Culture Blogs


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Culture Blogs

Popular subjects in contemporary Pagan culture and practice.

Category contains 2 blog entries contributed to teamblogs

Posted by on in Culture Blogs
Putting the 'Bare Ass' in Embarrass

“The roofers are coming tomorrow,” my housemate tells me one evening. “You might want to spend the day out; it's going to be noisy.”

I thank him for the heads up and continue getting ready for bed.

Next morning, I get up early. I climb out of bed, stretch, and open the blind.

On the roof immediately outside the window, his eye caught by the movement, stands one of the roofers, looking in.

Meanwhile, I'm standing there butt-naked, scratching my nuts. Shades of Life of Brian. I'm not sure which of us is the more surprised, or embarrassed.

Oh well. If you're going to do something, do it gracefully.

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Recent comment in this post - Show all comments
  • Anthony Gresham
    Anthony Gresham says #
    I saw that movie. I vividly remember the scene your referring too.
Nature as Classroom for Healers: Herbal Cures

Centuries ago, healers were the wise women of the village, the healers and midwives who could halt a fever with a poultice or hasten the setting of bones by concocting medicinal tea. The lore of growing and gathering healing herbs has been passed down for hundreds of years. A learned healer knows which phases of the moon are best for planting seeds, how to plan your garden by the stars, and how to create spells for health and harmony. In the grand tradition, I learned at the knee of my aunt Edith, a very wise woman who would take me for walks through the woods and show me the uses and meanings of every flower, weed, and tree. From her, I learned that lovely Queen Anne’s lace is, in fact, wild carrot; that pokeberries make the finest blood-red inks; and which meadow greens and shade-loving mushrooms are safe for a noonday salad. I was in awe during our tromps through the woods, walking mule upon mile to map every acre and spy every specimen.

 Nature was our cathedral, our classroom, and our calendar. Every spring, we could mark April I by the blossoming of a solitary clump of delicate Dutchman’s breeches amid a raft of rarest wildflowers. I thought Aunt Edith was teaching me about plants and trees, only to discover years later that she had shown me the sanctity of life and passed on a legacy I now treasure and pass on to you.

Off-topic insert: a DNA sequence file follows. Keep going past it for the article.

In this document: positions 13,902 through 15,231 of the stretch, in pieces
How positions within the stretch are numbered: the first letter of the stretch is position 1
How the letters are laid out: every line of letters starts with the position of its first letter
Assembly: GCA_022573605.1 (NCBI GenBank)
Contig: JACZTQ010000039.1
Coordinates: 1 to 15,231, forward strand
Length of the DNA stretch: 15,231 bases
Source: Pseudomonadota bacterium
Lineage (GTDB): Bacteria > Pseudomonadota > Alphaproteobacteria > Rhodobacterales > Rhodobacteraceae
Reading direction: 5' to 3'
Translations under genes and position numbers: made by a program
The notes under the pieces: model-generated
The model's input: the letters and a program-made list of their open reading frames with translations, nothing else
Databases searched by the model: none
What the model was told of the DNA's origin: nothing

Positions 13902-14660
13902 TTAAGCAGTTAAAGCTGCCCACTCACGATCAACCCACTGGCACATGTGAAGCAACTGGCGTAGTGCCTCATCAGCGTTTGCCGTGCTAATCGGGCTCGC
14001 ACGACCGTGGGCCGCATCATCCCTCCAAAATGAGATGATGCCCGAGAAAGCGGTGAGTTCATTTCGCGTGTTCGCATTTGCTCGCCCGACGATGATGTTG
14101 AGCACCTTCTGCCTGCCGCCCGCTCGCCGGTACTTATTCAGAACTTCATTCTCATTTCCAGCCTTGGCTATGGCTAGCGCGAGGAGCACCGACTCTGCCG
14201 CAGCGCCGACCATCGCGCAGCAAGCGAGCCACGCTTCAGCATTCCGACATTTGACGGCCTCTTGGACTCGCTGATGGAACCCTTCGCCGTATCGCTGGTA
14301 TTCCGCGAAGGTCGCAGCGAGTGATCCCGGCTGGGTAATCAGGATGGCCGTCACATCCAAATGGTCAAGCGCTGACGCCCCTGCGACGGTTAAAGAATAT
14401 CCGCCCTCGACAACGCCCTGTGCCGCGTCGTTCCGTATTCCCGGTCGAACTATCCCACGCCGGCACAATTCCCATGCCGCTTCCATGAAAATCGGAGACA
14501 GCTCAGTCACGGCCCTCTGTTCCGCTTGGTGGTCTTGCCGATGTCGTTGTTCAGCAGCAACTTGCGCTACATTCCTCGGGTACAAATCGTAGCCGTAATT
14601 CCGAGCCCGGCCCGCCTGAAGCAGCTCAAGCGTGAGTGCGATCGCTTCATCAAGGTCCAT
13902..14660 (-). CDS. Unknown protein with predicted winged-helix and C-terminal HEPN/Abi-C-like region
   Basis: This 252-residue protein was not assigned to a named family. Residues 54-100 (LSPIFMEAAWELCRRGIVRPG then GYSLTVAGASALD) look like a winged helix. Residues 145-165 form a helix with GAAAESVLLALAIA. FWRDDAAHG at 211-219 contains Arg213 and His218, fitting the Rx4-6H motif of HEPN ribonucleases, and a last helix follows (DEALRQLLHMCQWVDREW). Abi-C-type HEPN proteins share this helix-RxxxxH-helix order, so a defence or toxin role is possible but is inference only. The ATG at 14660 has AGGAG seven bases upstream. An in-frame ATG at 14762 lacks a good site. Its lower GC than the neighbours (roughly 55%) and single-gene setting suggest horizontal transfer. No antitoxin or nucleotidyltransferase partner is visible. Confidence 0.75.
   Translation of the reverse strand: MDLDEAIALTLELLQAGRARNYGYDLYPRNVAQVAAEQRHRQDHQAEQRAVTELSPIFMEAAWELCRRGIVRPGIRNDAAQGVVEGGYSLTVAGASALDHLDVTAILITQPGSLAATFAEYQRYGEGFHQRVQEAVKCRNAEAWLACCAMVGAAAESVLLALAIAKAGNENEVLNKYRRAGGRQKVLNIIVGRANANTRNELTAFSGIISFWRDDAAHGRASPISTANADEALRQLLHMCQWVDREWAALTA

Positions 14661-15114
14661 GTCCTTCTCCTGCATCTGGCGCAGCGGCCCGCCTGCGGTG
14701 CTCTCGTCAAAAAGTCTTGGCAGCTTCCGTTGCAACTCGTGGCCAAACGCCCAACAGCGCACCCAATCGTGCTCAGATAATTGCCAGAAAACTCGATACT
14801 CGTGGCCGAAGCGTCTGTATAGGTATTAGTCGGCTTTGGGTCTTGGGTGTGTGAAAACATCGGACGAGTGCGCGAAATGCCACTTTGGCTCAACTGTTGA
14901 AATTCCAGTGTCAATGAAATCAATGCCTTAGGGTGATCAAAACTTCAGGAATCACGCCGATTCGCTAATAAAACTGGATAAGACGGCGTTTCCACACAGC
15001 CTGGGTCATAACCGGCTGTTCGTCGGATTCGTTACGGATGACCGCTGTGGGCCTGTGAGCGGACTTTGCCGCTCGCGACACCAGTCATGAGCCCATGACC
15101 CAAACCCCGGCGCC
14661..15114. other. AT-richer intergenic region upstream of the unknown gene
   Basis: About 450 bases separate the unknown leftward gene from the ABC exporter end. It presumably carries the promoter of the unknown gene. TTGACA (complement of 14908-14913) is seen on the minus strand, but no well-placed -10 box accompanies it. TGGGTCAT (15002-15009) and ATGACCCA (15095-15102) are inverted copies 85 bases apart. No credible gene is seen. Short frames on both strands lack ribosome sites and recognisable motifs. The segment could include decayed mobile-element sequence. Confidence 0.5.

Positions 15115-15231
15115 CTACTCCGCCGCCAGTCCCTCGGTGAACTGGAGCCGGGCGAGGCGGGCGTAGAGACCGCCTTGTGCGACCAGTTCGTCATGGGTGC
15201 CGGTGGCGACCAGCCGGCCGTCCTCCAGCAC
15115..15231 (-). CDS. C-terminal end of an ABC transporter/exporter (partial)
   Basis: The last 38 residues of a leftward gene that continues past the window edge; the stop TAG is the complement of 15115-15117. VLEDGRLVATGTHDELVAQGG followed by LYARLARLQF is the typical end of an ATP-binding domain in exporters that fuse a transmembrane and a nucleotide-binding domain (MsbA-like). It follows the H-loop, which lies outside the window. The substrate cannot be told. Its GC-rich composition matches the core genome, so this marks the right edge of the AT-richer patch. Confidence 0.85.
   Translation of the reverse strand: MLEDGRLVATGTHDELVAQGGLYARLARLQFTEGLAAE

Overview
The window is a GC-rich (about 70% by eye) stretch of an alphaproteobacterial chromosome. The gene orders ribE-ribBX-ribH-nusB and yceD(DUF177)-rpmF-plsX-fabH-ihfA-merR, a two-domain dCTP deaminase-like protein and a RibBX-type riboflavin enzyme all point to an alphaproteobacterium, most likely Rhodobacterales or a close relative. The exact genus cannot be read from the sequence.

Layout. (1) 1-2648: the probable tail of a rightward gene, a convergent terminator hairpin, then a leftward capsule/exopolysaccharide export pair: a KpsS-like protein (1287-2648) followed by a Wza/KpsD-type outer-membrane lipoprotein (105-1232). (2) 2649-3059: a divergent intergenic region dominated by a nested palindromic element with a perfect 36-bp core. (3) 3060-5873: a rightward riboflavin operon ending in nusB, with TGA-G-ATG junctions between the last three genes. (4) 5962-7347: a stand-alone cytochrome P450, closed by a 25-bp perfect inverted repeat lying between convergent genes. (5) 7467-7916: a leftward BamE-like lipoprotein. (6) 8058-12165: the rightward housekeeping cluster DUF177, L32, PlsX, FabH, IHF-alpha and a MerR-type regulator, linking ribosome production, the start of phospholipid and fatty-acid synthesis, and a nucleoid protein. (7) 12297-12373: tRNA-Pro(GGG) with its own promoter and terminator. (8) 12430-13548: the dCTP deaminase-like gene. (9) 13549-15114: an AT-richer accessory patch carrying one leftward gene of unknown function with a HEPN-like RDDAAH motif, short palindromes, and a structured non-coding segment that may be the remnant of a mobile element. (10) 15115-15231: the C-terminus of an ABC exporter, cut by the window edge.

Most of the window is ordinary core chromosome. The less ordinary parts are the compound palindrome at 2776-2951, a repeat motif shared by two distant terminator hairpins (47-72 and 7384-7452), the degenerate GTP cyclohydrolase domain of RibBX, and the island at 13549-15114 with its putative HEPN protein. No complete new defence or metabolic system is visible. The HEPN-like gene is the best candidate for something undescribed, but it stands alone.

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Posted by on in Culture Blogs
The Language of Serpents

In the dream, the whole coven is over for New Moon. We're discussing the writings of occultist Dion Fortune: in particular, a passage in which she writes that, after disincarnation, she will return as a golden serpent. We discuss whether or not this could actually be so.

It so happens that the long-time partner of one of us, a magician who sometimes attends our rituals, is himself conversant in the Language of Serpents.

As one, we turn toward the temple's snake-hole. (Since the days of Knossos, every good temple has had a snake-hole.) In the Language of Serpents, with his arms extended and palms turned down, M— delivers the invocation.

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'In the Old Days...'

“In the old days....”

Lots of New Pagan narratives begin this way: implicitly, if nothing else. Back in Pagan Days, you see, we used to....

Then follows the story of what we did or thought or hoped for, back when Pagandom extended far.

In the old days isn't good anthropology. Good anthropology requires specifics of time and place. In northern Staffordshire during the 1850s.....

But in the old days isn't anthropology: it's myth. Back in the Pagan Dreamtime, in the days before May Eve, the young bucks would spend time in the woods building May bowers. That way, you'd have someplace (relatively) private to bring your sweetheart back to after the bonfire revels.

Or so they say.

Don't mistake in the old days for history, although it may be that too. When pagans talk about the Old Days, we're not really talking about how it was.

What we're really talking about is how it's going to be.

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Hedgewitch Wellness Wisdom: Tea Magic